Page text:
This winter’s weather has been different, to say the least. The majority of the hunting seasons are now history and fluctuating temperature swings have made local ice fishing opportunities sketchy at best.
Staring out the window at the snow-covered landscape, I yearned for something to do. Then came a welcome phone call from my friend Jim Baker.
“Want to make a stand this evening?” he asked.
He was referring to making a short trip hunting coyotes. An hour later, as the sun silently kissed the horizon, we took our positions next to a dense stand of underbrush. Paying particular attention to the wind, we were careful to place ourselves with a good view of the open weedlot surrounded by woods. Pushing the button on the remote control the Foxpro electronic call came to life. The woeful sound of a rabbit in distress echoed in the cold air.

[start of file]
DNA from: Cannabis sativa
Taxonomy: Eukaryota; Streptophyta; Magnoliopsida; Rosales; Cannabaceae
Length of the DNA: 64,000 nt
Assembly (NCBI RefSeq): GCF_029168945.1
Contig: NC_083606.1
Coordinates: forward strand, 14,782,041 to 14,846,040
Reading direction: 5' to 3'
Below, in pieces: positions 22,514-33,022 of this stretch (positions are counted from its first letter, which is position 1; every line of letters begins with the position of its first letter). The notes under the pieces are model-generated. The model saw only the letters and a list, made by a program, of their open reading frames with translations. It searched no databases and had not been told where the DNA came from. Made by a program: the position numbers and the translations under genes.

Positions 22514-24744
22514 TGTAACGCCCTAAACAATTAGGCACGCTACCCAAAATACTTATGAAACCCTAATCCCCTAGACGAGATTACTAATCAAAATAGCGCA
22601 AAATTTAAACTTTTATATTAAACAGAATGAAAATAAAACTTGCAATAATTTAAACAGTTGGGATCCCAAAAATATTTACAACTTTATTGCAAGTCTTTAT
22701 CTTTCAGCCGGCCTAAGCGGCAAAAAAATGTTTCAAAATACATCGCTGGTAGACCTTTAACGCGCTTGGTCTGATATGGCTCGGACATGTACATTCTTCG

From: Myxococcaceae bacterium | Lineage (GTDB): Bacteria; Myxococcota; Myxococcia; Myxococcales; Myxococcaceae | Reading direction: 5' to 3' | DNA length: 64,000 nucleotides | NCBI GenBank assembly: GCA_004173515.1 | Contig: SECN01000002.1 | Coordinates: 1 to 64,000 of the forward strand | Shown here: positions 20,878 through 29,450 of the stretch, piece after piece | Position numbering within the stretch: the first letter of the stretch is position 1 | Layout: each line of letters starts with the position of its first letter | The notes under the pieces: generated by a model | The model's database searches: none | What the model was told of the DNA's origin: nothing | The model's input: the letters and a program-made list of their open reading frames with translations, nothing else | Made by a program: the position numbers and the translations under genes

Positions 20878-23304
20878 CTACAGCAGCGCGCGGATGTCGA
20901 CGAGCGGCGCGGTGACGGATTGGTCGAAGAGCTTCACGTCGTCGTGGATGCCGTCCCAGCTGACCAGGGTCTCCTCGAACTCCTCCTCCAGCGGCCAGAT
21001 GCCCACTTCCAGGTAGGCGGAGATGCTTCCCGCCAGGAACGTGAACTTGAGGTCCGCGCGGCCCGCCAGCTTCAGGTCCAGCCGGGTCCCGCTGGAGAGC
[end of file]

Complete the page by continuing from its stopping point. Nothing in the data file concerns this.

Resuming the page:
Five minutes had barely passed when I noticed a silhouette cautiously making its way through the dried foxtail. It appeared ghostlike in the waning light. It wasn’t long before it too joined the growing list of coyotes taken this season.
The area surrounding Kokomo is no different than any other town in Indiana or across the United States for that matter. Once considered the “song of the west,” the coyote’s hair-raising wail is now considered the song of the north, south and east. They have become a natural part of life in urban America and have carved out a healthy existence in many rural and metropolitan areas.
The boom in Indiana’s predator cycle was boosted, in part, by low fur prices and corresponding lack of trappers. This is bad news to our small-game species, livestock growers and certain homeowners. However, this glut of wild canines has attracted more hunters to wintertime predator calling. This helps fill the void when other seasons close.